In Submitting your job using Slurm we looked at the following script;
#!/bin/bash --login # Specify the queue (also known as a partition) #SBATCH --partition=amd # run a single task, using a single CPU core #SBATCH --ntasks=1 #SBATCH --output=myScript.o%J #run a program command to print hostname and uptime /bin/hostname && /bin/uptime
As mentioned in Submitting your job using Slurm, unless the HPC is quiet, you may find it difficult to get this job to run or that you need more resources. This section discusses how to request resources using limits and gives some examples of some scripts.
Slurm and Limits
Slurm does not know what you're attempting to do until you tell it. There are three pieces of information that the scheduler needs to best load balance your job in the queue. It needs to know how much memory you need, how many CPU cores (also known as slots) and how long the job is expected to run for. This information is passed to the scheduler from your job script. If you fail to specify the number of cpu cores, memory or time required, it will use the scheduler defaults, which may not be the best for your task.
Requesting CPU Cores
In the example above we only requested one task, which Slurm will map to using one core. We can request more cores by increasing this number, however there is no guarantee that these will be on the same node (and for many tasks we don't care if the cores are on the same node as each other). Just increasing the number of tasks Slurm allocates doesn't make multiple copies of our job run. To run multiple copies we have to use the srun command to launch our program and tell that how many copies we'd like.
#!/bin/bash --login # Specify the queue (also known as a partition) #SBATCH --partition=amd # run a single task, using a single CPU core #SBATCH --ntasks=8 #SBATCH --output=myScript.o%J #run 8 copies of the program to print hostname and uptime srun --ntasks=8 "/bin/hostname && /bin/uptime"
This will submit your job and require 8 cores on any number of nodes (in the same partition) to run. At this point, if you submit this job, it will wait until 8 cores become available.
Requesting all jobs run on a single node
Adding the --nodes=1 parameter to your script will force all tasks to run on the same node. Note that the number of tasks requested must be less than or equal to the number of CPU cores available on a node.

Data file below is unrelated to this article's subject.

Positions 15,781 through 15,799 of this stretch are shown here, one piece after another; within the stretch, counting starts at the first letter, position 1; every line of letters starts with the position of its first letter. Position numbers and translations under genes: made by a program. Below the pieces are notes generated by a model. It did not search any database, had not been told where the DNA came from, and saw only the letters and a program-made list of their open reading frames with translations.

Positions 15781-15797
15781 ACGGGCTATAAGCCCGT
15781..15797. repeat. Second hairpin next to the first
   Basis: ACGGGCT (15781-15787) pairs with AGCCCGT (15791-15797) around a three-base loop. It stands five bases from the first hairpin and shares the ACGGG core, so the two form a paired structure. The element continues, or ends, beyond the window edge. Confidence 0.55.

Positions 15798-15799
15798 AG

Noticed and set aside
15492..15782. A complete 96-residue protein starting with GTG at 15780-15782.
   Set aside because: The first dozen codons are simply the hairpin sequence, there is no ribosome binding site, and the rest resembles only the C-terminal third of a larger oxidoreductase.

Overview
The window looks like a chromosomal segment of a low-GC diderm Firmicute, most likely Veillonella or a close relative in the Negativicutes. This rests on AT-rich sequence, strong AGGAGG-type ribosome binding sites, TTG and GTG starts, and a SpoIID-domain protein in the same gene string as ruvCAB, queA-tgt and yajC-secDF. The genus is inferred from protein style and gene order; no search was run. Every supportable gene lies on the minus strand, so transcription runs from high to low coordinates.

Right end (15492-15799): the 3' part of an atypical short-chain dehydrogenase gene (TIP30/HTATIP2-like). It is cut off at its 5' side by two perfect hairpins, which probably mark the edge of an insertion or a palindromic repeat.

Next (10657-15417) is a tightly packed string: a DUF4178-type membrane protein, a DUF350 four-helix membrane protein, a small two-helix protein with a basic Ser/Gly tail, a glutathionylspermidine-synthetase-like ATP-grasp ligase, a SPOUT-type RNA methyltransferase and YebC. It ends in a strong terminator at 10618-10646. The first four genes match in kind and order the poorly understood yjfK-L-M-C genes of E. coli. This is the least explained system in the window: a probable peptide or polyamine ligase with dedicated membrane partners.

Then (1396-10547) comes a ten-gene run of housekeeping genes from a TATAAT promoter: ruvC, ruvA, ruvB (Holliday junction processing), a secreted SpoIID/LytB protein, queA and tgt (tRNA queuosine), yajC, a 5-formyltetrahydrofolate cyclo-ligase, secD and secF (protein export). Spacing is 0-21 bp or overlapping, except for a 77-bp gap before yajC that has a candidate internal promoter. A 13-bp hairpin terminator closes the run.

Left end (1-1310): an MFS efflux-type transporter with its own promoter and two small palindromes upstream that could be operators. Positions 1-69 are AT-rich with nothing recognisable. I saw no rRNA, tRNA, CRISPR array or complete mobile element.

Requesting memory is achieved by using the --mem option in your script.
You can specify the memory limits like this:
This will request 40G of RAM is allocated on each node the job runs on. If the job exceeds this memory usage then it will be killed by Slurm. For information about the specification of the nodes available, please see Bert and Ernie - An Overview.
If you submit a job requesting more memory (mem_free) than is available on a single node in the queue then your job will fail to run. e.g. If you submit a job requiring 512GB RAM to the intel queue, it will fail to run as the maximum amount of memory a node has in the intel queue is 192GB.
You can limit how long a job is allowed to take. When this time limit is exceeded Slurm will stop the job.
Requesting time limits is achieved by using the --time option in your script. The format options are either minutes, minutes:seconds, hours:minutes:seconds, days-hours, days-hours:minutes or days-hours:minutes:seconds.
for example to request a 24 hour time limit you could either use:
An example script
Here is a more realistic script that you may wish to run.
#!/bin/bash --login #specify which queue you wish to use #SBATCH --partition=amd #the job name as it appears in the queue #SBATCH --job-name=blast #output and error files #SBATCH --output=blast.o%J #SBATCH --error=blast.e%J #specify the number of tasks you require #SBATCH --ntasks=32 #request all tasks run on the same node #SBATCH --nodes=1 #specify how long the job will take #SBATCH --time=720:00:00 #SBATCH --mem=100G #Load the blast module and then run the blast module load BLAST/blast-2.2.26 blastall -p blastn -d /ibers/repository/public/blast_db/blast_june/nt -i myfile.fasta -o myfile.blast -a $SLURM_NTASKS -m 7
This script uses the amd queue, which we know has four nodes with 64 CPU cores and 256GB RAM and three nodes with 32 CPU cores and 98GB RAM. The run time of this, since it's a large sequence that is to be run, is set to 720 hours, or 30 days. I have requested 100GB for this job and 32 cores. This means that of the 7 AMD nodes available, only four of them are actually able to run it.
To run this script:
Finally, you may notice that the blast command uses the -m flag to specify the number of CPU cores required. The $SLURM_TASKS variable is set by specifying the number of tasks you require. Using this notation you only need to specify the number of CPU cores needed in one place.